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Unread 02-19-2011, 10:58 PM
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Now for the tricky part. The light bulb contacts were embedded in the epoxy that holds it into position because the whole unit was pressed together during the assembly process. Each wire that powers the light bulb leads is soldered to a spring clip that is then pushed onto the light bulb reflector when originally assembled. It's hard to explain but the light bulb contacts aren't able to accept solder so I would have to figure out some other way of connecting the wires directly to the bulb.

Here you can see the ceramic piece that is responsible for keeping the main wire section at a relatively manageable temperature as the bulbs put off a lot of heat themselves.


Last edited by Smithers; 02-20-2011 at 09:35 AM.
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Unread 02-19-2011, 11:05 PM
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I didn't realize I would be able to fix it for quite some time so I didn't take pictures while I was playing with all the different pieces I had to experiment with. I finally found a small wire coupler that I could roll tight in order to make clamp onto the small bulb prongs and then would work well enough. I assembled everything as best as I could then mixed up some JB Weld that I applied to hold everything into place. Once that stuff hardens there is no going back and this was the last time I was going to fix these lights. If it breaks again or burns out this light is going into the trash.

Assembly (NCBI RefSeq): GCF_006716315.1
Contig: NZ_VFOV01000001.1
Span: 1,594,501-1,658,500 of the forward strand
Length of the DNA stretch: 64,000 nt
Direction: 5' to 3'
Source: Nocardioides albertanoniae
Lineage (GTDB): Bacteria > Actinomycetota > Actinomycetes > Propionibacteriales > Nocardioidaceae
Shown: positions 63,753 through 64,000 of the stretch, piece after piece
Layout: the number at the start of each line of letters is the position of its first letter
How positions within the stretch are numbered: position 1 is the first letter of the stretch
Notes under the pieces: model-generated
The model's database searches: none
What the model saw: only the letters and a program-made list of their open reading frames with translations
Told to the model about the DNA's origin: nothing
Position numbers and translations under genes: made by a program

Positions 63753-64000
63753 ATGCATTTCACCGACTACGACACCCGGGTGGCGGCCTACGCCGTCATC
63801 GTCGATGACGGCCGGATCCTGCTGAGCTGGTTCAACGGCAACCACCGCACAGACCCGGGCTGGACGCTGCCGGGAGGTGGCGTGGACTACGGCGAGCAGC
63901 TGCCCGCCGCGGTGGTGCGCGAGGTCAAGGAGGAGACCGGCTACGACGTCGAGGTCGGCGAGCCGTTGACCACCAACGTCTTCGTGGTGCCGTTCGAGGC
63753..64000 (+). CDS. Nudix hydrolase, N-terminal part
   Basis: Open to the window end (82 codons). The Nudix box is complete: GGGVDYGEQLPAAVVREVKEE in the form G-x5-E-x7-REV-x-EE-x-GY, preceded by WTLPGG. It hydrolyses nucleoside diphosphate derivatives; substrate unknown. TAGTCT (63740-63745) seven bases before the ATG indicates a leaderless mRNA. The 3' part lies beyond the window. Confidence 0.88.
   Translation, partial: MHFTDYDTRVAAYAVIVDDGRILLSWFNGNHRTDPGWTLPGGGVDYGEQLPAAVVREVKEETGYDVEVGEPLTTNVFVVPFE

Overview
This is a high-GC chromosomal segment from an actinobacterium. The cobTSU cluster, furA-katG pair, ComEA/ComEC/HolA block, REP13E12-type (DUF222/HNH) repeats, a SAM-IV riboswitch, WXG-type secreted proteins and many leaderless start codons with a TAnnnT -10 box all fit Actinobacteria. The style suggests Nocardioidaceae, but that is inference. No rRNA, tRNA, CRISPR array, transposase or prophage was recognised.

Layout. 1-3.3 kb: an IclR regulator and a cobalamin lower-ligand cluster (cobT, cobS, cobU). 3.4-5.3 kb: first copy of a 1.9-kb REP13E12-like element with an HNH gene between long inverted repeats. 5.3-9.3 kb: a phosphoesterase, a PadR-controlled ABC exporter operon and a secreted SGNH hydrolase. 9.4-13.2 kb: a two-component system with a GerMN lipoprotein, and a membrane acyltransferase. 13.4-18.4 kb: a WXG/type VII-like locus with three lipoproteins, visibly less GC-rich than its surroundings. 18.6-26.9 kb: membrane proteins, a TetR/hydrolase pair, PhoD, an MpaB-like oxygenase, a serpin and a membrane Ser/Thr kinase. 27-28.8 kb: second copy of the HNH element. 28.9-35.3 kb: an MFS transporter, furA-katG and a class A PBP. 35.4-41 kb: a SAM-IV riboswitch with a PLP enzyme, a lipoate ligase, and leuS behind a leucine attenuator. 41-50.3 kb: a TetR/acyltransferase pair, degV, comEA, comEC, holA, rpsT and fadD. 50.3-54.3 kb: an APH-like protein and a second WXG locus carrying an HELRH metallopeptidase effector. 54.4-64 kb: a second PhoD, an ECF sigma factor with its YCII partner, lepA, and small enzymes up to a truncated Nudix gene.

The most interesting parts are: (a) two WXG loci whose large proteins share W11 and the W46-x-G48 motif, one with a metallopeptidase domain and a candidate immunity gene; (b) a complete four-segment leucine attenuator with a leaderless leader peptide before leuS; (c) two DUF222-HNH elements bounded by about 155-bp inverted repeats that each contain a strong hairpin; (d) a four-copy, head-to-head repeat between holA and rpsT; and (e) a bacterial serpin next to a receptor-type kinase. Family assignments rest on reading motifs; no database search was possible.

Last edited by Smithers; 02-20-2011 at 09:38 AM.
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Unread 02-19-2011, 11:08 PM
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Here you can see a little bit of how I applied the JB Weld. I chipped away the insulating epoxy from the back of the bulb enough to attach the tiny connectors I made then dabbed some JB all over it to enclose it permanently.



Then I grabbed a 12v Makita power tool battery pack and powered up the bulb just fine.


Last edited by Smithers; 02-20-2011 at 09:41 AM.
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Unread 02-20-2011, 09:43 AM
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And there you have it. The broken wires were all fixed up and ready for assembly. It's been years since I have used these lights on my truck so having them back on will be really nice. It took me a couple hours of work and it might have made sense to just buy some new ones but it's satisfying to fix something yourself that is perfectly useful.

If you are reading this PIAA repair thread chances are you have perfectly good PIAA's and you probably just need to replace the bulb or some broken wires. These are the first generation PIAA 1000 models which use a bulb that is not designed to be replaceable.



Last edited by Smithers; 02-20-2011 at 09:45 AM.